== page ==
© 2019 - Personalised Social Care Solutions, based in Plymouth, UK. Adult social care assessments and social care reviews for commissioning authorities.

Skilled assessments for appropriate levels of care - Lasting Powers of Attorney. Personalised Social Care Solutions for you.

Personalised Social Care Solutions. 6 Second Avenue, Plymstock, Plymouth, PL9 8AW   Company number:  08647599      Privacy.  ICO number:  ZA089015

Mental Capacity Assessments

The Mental Capacity Act states that a person lacks capacity if they are unable to make a specific decision, at a specific time, because of an impairment of, or disturbance, in the functioning of mind or brain. 

Mental capacity is the ability to make a decision. If a person lacks capacity, they have an impairment or disturbance that leaves them unable to make a decision. The loss of capacity could be partial or temporary. It is possible for a person to lack capacity to make one specific decision but not about another.

 

Assessing Mental Capacity

An assessment that a person lacks the capacity to make decisions should never be based simply on the person’s age, appearance, assumptions about their condition (includes physical disabilities, learning difficulties and temporary conditions (eg, drunken-ness or unconsciousness), or any aspect of their behaviour.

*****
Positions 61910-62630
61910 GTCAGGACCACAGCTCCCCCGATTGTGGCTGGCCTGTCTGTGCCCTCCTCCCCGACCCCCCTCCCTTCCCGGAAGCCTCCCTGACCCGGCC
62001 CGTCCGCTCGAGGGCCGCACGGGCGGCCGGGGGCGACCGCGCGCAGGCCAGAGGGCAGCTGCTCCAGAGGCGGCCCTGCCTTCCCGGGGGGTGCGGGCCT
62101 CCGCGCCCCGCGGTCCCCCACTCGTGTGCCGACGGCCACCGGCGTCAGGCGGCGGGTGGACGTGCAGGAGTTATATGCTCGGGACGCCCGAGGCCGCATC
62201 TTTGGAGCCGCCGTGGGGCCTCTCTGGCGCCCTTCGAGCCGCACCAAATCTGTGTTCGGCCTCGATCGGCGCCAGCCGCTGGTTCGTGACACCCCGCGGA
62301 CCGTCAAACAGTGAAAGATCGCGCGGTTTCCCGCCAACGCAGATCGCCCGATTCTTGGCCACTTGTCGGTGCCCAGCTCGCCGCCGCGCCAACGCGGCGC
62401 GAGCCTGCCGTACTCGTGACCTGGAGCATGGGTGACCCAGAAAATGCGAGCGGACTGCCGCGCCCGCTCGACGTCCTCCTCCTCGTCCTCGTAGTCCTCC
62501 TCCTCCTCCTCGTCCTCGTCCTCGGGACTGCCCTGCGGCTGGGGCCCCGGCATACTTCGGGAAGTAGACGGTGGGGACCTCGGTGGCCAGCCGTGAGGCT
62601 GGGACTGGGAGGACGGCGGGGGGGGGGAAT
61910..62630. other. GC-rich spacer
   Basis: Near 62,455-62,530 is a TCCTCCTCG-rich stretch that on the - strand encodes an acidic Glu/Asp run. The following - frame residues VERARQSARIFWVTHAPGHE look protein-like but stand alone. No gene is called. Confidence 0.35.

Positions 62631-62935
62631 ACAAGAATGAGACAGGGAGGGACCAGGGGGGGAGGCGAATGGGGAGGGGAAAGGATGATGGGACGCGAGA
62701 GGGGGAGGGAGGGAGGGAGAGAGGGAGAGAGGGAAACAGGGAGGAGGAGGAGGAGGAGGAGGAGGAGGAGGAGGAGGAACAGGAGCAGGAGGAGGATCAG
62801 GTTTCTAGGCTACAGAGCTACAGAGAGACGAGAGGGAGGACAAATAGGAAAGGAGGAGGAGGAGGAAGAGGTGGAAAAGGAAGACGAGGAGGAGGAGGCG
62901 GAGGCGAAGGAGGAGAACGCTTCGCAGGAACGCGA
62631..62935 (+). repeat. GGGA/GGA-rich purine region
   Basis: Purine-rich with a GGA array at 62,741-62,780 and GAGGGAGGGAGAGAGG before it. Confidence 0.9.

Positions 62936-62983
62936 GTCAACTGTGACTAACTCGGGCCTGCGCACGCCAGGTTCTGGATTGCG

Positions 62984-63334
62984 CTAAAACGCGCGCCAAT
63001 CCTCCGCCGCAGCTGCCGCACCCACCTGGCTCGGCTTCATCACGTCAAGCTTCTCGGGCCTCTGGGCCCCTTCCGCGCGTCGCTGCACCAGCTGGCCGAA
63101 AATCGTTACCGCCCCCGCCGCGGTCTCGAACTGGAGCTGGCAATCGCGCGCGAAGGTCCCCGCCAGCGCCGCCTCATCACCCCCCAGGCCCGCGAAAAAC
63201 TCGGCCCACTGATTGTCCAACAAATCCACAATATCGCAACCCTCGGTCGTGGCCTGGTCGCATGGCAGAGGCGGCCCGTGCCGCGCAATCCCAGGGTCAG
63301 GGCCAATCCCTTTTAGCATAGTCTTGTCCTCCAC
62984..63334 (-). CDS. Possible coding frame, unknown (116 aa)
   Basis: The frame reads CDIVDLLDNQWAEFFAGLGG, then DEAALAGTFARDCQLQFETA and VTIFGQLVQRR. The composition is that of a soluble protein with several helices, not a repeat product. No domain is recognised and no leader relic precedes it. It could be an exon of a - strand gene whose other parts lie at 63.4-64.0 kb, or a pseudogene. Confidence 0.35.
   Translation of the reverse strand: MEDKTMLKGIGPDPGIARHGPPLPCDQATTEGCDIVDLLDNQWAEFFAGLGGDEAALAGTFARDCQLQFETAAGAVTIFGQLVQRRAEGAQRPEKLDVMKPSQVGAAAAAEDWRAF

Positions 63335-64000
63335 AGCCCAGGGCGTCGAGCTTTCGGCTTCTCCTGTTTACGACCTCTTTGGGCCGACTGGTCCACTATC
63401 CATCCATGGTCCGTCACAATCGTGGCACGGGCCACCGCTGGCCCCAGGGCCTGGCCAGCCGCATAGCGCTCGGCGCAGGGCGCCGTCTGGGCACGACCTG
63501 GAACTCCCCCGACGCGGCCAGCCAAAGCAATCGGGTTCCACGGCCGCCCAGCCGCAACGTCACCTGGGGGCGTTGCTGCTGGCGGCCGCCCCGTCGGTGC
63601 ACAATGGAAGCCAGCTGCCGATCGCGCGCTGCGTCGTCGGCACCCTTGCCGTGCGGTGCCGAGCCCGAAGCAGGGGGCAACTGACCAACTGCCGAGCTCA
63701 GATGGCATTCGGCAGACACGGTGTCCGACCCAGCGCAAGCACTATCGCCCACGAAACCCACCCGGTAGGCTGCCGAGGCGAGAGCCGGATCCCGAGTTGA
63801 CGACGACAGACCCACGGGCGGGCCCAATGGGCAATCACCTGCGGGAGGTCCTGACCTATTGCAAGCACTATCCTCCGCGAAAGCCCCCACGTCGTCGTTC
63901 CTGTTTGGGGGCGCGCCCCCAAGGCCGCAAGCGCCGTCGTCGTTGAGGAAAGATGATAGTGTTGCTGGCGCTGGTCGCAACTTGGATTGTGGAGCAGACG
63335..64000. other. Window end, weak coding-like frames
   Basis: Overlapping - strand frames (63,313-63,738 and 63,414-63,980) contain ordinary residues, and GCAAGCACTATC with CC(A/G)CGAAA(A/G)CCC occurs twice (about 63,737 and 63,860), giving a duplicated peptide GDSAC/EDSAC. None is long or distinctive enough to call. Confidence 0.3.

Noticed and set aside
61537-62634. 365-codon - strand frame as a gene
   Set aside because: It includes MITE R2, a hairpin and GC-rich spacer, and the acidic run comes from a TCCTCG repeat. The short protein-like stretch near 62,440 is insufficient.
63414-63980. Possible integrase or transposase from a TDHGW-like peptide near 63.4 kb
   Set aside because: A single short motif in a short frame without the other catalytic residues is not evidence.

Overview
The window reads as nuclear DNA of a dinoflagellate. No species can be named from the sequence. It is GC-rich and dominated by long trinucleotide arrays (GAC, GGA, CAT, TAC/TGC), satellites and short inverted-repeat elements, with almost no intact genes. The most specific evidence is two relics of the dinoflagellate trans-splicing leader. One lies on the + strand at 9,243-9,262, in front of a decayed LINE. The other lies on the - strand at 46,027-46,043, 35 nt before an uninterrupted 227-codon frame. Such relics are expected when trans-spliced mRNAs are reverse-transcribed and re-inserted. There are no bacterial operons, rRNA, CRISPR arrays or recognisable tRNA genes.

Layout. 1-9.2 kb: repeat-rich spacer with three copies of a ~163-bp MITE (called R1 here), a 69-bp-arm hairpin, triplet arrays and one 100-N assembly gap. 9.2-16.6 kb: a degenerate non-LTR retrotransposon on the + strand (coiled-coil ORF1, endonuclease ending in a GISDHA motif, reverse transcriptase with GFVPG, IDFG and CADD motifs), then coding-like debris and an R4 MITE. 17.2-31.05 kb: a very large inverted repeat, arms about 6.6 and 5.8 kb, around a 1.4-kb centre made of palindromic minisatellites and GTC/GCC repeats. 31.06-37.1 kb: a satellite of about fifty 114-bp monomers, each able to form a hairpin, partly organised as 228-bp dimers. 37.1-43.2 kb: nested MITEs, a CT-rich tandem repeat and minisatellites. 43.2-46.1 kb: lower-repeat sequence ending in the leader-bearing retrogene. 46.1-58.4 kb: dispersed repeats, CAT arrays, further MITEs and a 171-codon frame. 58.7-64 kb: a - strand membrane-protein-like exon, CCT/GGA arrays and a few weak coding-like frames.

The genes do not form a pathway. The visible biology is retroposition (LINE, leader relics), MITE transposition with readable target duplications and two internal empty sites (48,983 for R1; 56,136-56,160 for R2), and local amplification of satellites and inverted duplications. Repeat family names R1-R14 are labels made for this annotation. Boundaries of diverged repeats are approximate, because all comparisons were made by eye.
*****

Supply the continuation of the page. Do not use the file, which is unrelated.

Assessing a person’s capacity accurately is important; otherwise, a person might be denied the right to make a decision because it is unwise and not in their best interests.

The starting assumption should always be that the person has capacity. The Act details a two-stage test of capacity:

  • Does the person have an impairment, or a disturbance in the functioning, of their mind or brain?

  • Does the impairment or disturbance mean that the person is unable to make a specific decision when they need to?

 

Functional tests of capacity

To be able to make a decision a person should be able to:

1.    Understand the decision to be made and the information provided about the decision. The consequences of making a decision must be included in the information given.

2.    Retain the information – a person should be able to retain the information given for long enough to make the decision. If information can only be retained for short periods of time, it should not automatically be assumed that the person lacks capacity. Notebooks, for example, could be used to record information which may help a person to retain it.

3.    Use that information in making the decision – a person should be able to weigh up the pros and cons of making the decision.

4.    Communicate their decision – if a person cannot communicate their decision – for example, if they are in a coma – the Act specifies that they should be treated as if they lack capacity. You should make all efforts to help the person communicate their decision before deciding they cannot.